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We are proud to share with you our latest annual report, with contributions from throughout our global network in 2017: http://bit.ly/2EJJMnS
A new annual report is now available from the Feed the Future Innovation Lab for Horticulture, with contributions from all of the global network’s research teams. The report highlights accomplishments from October 2016 – October 2017.
While previous annual reports from the Horticulture Innovation Lab have sometimes exceeded 150 pages, we are sharing this year’s report in a condensed format for easier skimming. That said, the new “Annual Report Highlights” still includes one-page of updates from every one of the Horticulture Innovation Lab’s ongoing research projects.
As of the end of the fiscal year in 2017, the Horticulture Innovation Lab has granted all funds for the program’s second phase to develop knowledge on key information gaps across the horticulture value chain. During the past year, promising results have emerged from these research projects. Project teams actively engaged with more than 6,000 farmers, development practitioners, and others who benefited directly from U.S. government assistance. Continue reading Accomplishments from our global network in 2017
The Feed the Future Innovation Lab for Horticulture has awarded 15 new Trellis Fund grants to organizations in Africa and Asia, matching these new projects to 16 graduate students who will provide agriculture expertise requested by the organizations.
The Trellis Fund is a model started by the Horticulture Innovation Lab in 2011 as a way to connect organizations that are well-rooted in their local communities in developing countries with budding agricultural scientists. In addition to helping local farmers, the projects also build the institutional capacity of the organizations and expose graduate students to critical agricultural needs in transitional economies.
Selected organizations each receive $4,000 grants for a wide variety of projects that will help smallholder farmers improve how they grow or sell fruit and vegetable crops.
Sometimes it helps to pause and reconnect with what motivates your work.
For Karin Albornoz — a Ph.D. student studying Horticulture and Agronomy who works in a UC Davis lab on molecular biology of tomato postharvest chilling injury — that means getting out into the world to work directly with small-scale farmers.
“I spend so much time in the lab,” she said. “Sometimes I spend a whole day in the lab extracting RNA or writing a paper. This reminds me why I am doing this work: to make a real-world impact.”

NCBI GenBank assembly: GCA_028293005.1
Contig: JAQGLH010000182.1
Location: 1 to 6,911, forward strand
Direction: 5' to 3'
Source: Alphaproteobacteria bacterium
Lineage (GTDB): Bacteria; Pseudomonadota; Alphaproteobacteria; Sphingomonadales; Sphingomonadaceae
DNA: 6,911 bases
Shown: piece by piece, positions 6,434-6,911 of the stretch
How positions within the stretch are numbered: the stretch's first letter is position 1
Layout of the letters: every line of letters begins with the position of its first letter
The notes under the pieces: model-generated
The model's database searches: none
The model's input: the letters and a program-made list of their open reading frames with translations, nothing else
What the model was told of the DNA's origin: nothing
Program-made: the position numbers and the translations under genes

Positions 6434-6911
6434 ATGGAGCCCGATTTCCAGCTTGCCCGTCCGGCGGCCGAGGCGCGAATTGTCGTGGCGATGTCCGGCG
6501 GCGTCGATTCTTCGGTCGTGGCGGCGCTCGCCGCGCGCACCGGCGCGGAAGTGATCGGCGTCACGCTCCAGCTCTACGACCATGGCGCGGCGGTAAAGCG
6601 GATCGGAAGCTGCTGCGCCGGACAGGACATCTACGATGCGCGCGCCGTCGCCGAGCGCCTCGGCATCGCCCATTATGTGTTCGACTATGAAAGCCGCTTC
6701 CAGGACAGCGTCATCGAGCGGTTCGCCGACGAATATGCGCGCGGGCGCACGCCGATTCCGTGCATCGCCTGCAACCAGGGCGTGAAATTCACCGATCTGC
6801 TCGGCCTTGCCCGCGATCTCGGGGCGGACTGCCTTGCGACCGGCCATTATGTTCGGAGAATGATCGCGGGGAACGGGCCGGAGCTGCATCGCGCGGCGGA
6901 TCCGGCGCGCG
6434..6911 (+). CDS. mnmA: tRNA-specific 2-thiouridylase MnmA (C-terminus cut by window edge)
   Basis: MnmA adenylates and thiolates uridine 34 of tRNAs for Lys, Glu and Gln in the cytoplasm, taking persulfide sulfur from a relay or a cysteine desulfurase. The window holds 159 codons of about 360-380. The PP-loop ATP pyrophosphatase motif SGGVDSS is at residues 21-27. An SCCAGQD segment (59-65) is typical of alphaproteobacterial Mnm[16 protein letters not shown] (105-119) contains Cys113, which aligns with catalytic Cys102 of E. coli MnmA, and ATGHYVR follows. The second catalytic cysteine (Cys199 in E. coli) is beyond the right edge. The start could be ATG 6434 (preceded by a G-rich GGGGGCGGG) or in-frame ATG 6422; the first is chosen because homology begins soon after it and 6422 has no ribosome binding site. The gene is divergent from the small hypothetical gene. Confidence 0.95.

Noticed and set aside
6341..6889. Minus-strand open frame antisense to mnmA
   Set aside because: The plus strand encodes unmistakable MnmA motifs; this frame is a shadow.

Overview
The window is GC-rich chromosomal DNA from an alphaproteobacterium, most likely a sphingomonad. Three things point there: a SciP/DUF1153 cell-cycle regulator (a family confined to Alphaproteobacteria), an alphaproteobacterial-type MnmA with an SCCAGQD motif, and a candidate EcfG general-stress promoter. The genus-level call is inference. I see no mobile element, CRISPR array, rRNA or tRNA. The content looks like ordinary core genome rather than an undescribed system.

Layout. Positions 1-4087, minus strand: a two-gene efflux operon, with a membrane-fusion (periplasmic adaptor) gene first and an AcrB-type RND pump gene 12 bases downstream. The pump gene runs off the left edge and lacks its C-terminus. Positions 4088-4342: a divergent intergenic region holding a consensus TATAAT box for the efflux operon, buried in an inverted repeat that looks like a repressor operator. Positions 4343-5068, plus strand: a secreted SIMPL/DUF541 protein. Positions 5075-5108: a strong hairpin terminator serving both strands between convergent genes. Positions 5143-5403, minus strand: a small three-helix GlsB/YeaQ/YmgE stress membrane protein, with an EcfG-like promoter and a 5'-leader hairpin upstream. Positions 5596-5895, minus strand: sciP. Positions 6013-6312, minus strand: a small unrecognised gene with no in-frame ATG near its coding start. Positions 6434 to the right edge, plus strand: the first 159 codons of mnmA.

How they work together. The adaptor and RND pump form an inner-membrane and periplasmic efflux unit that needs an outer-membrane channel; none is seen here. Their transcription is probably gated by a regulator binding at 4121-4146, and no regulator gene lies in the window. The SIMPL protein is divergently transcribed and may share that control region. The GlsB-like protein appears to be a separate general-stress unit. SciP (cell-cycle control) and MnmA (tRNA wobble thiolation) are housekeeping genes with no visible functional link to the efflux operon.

In December, she returned from a trip to Uganda where she did exactly that. In partnership with a local organization called Ndibwami Integrated Rescue Project (NIRP), Albornoz shared her expertise with farmers through several hands-on workshops about improving harvest practices and postharvest handling of pineapple, passion fruit and tomatoes. The project she worked on was supported by the Horticulture Innovation Lab, a global research network led by UC Davis with funding from the U.S. Agency for International Development, as part of he U.S. government’s global hunger and food security initiative called Feed the Future.
Though Albornoz has worked with rural farmers before, this was her first time working in Africa.
“Everywhere I looked, things were growing. There were people working in the field, women cooking, and everyone was working with food,” she said. “I know there’s a lot of stigma – when you talk about Africa, you see people’s faces change and they’re thinking about things like drought and famine and starving children. But what I saw doesn’t fit that stereotype. The challenges they are facing seem to be about not having access to opportunities.”
The workshops she led are part of the NIRP organization’s efforts to connect farmers with more lucrative markets that pay higher prices for quality produce, through a Trellis Fund project.
This is an archive copy of our email newsletter. We invite you to subscribe to receive future editions, or browse our newsletter archives for past editions. Thank you for reading!
As we wrap up this productive calendar year, we bring you updates about the dry chain, irrigation in Uganda, horticulture in Guinea, student advancement, gender discussions and new journal articles. We hope you too are harvesting the fruits of a productive year! Remember to let us know of any horticulture-related opportunities that we could share in our next newsletter. Continue reading Newsletter: Dry chain news, updates from our network